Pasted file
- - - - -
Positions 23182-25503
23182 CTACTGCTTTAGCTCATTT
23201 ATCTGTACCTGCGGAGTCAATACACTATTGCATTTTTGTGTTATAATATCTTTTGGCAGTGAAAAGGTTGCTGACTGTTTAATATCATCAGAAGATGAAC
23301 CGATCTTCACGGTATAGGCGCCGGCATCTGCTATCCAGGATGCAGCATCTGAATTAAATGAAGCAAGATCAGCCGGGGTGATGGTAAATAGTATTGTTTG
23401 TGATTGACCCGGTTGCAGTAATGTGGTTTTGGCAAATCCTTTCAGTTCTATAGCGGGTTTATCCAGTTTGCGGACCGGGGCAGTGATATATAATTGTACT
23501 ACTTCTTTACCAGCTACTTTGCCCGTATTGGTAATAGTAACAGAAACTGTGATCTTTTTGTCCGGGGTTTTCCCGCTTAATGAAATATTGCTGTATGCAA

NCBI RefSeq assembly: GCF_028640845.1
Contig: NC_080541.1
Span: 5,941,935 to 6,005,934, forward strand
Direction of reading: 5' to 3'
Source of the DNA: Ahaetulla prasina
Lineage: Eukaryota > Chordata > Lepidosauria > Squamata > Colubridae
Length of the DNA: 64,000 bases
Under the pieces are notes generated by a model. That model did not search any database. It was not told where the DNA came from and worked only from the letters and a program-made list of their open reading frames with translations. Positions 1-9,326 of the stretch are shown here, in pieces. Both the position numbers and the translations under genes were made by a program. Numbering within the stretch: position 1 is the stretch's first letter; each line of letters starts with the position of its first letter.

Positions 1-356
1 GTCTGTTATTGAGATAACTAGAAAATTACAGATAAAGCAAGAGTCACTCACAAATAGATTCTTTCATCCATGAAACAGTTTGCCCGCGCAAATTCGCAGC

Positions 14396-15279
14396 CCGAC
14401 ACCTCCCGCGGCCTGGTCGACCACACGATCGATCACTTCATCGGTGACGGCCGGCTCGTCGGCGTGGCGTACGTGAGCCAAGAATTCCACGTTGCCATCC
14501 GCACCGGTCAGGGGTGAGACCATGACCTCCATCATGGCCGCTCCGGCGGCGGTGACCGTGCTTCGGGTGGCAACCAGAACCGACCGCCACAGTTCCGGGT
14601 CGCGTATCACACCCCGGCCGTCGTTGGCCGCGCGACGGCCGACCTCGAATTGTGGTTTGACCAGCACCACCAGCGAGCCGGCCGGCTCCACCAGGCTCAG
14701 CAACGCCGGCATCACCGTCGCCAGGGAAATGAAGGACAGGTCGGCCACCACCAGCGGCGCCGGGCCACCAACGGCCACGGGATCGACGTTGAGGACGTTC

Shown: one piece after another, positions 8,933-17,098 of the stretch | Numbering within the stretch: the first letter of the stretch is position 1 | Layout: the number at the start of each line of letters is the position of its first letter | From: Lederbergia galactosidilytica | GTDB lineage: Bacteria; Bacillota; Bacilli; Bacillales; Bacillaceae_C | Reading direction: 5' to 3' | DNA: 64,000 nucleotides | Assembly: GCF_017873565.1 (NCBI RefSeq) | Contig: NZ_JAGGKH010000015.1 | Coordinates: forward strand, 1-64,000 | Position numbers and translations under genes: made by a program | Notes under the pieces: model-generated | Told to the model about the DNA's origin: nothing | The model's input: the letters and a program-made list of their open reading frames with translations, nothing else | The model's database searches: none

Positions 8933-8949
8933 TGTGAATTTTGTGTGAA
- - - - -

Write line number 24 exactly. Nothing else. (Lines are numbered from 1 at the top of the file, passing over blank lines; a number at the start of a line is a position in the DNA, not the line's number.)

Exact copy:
Positions 8933-8949